Sorry to bother you, but this week’s digital downloads (all available through Amazon) comprise a trio of superior, laugh-out-loud satires.
C.S.A.: The Confederate States of America trailer
C.S.A.: The Confederate States of America (2004)
C.S.A. explores what might have happened had the South won the Civil War, gained control of the United States, and kept the business of slavery alive and thriving. A film professor at the University of Kansas in Lawrence, Kevin Willmott devised this gutsy, ultra-low budget ($20,000!), and meticulously detailed faux documentary. Not since SCTV had this level of brilliant mimicry been achieved on such a miniscule budget. Atlanta-based Turner Broadcasting seemed the likeliest target to represent the telecaster, but Willmott instead went with the pretend British Broadcasting Service (BBS). (There’s nothing like a British narrator to add authenticity.) The obvious antecedent is Spike Lee’s Bamboozled, a reworking of Mel Brooks’s bad-taste Nazi laugh-getter The Producers. Lee was there when C.S.A. played Sundance, and was so impressed that he did the right thing by lending his name to the finished product. (Wilmot went on to co-write Lee’s Chi-Raq.) At-home viewing bonus: because it’s structured as a History Channel special, complete with commercials, it doesn’t suffer on the small screen.
Black Dynamite trailer
Black Dynamite (2009)
Even his mother calls him Black Dynamite. Forget about Jim Brown, D’Urville, The Hammer, Rudy Ray, and Richard Roundtree: part man-at-arms, part Father Flanagan, and 100% woman’s dream, Black Dynamite is the biggest, baddest, blackest mother of ‘em all. There have been several blaxploitation spoofs over the decades, most notably I’m Gonna’ Get You, Sucka, but BD refuses to stop at merely duplicating hairstyles and awkwardly staged fight scenes. Michael Jai White, no stranger to action or exploitation pictures, co-wrote the script and also stars. As authentic as the film’s trappings are, it’s White’s performance, coupled with an uncanny ability to shift vocal ranges, that holds the film together. Director Scott Sanders finds his greatest pleasure in lampooning the haphazard style in which these films were slapped together. The watchword is accuracy, from sloppy zooms that scramble to reframe the action, to synthesized stock music cues, to split screens, to flat lighting, to garish fight sound effects, to death by process shot. There’s even a purposely rank (and squarely executed) substitution of a double in mid-take.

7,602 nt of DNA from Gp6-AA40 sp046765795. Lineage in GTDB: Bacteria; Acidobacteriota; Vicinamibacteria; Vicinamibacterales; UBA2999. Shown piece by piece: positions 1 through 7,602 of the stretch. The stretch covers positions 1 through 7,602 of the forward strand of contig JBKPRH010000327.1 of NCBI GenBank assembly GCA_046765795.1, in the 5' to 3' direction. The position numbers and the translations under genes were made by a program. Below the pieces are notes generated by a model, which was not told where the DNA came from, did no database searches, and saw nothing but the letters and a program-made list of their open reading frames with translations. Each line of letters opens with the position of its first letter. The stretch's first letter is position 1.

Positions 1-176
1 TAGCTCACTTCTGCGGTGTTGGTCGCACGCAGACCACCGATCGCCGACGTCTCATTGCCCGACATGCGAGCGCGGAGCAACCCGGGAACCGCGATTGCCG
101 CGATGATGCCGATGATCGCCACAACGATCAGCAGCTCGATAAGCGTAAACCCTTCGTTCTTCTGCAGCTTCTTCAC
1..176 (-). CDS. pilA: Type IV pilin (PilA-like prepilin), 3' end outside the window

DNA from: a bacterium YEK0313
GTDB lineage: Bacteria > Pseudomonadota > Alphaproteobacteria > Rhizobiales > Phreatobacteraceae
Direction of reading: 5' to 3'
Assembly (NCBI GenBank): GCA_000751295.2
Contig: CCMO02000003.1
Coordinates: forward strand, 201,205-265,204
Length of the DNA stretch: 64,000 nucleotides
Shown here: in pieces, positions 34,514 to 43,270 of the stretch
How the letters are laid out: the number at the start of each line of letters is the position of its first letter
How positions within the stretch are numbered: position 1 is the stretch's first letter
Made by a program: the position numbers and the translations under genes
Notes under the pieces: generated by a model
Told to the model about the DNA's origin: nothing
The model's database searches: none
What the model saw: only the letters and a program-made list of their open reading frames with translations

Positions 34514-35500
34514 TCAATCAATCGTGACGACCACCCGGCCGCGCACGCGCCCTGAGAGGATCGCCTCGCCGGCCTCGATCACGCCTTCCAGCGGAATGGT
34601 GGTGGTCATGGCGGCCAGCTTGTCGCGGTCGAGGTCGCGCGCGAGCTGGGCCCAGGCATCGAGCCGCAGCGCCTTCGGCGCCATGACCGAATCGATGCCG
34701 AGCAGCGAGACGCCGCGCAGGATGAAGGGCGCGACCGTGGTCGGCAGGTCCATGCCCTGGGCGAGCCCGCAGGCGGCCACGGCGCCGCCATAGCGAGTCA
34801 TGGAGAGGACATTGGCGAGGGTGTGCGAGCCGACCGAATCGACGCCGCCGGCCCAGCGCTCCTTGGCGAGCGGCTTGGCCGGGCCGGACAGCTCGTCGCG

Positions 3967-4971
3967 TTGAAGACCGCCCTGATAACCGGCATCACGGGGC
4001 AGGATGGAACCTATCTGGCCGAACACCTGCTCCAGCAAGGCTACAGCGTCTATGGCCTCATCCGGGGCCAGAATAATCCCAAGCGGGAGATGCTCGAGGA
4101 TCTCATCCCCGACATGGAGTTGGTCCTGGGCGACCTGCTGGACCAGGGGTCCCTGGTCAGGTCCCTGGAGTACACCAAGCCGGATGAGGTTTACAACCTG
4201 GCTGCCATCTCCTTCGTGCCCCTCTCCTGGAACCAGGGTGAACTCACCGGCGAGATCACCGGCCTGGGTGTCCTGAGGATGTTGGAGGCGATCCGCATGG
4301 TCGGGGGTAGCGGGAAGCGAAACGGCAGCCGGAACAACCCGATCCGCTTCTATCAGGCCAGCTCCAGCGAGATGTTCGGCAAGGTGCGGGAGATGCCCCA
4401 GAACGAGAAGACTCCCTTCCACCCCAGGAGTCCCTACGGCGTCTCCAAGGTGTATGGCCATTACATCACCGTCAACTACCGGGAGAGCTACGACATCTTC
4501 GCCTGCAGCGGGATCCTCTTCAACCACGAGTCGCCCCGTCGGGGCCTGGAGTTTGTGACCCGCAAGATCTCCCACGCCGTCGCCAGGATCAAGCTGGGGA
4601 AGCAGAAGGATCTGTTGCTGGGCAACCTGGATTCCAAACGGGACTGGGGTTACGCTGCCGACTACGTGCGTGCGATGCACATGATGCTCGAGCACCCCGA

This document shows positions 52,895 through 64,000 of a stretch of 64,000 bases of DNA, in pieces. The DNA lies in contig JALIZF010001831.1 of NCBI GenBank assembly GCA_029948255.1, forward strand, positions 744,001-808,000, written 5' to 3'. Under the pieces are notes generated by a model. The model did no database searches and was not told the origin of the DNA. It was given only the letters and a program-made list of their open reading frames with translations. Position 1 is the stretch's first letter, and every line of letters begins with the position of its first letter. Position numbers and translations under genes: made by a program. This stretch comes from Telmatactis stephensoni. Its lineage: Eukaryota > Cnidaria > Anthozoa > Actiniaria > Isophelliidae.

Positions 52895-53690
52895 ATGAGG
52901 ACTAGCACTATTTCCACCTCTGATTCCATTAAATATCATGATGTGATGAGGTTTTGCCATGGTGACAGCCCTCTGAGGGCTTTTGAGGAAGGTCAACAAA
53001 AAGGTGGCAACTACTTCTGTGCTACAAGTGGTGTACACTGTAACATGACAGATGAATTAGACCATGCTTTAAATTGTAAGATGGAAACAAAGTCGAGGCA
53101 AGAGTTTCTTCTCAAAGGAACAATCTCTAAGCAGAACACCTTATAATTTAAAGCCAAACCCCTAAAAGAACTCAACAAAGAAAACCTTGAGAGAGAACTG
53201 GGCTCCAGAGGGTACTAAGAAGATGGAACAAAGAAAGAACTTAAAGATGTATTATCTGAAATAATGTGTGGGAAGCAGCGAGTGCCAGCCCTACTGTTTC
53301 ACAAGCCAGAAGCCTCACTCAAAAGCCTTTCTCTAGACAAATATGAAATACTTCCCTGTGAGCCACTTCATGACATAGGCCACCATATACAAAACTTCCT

Undercover Brother trailer
Undercover Brother (2002)
Undercover Brother (Eddie Griffin) is a modern-day Robin Hood with a plan to stick it to “The Man,” the sobriquet generally assigned that nameless, faceless symbol of racial oppression and modern day slavery that acts as antagonist in 90% of 70s blaxploitation pics. In this case, one particular (but shadowed) face (Robert Trumbull) personifies “The Man” and its owner is looking to take down America’s first African-American presidential candidate (Billy Dee Williams). Director Malcolm Lee (Spike’s cousin) counters Austin Powers with a comedy that’s leaps and bounds hipper and funnier than all three of Mike Meyers’ films combined. We can all look forward to seeing Dave Chappelle in what one assumes will be the Jack Carson role in Lady Gaga’s latest conjuring of A Star is Born. But was the last Eddie Griffin film to play town really — you should pardon the expression — Norbit? Here’s your chance to see them together in service of a satire worthy of their talents.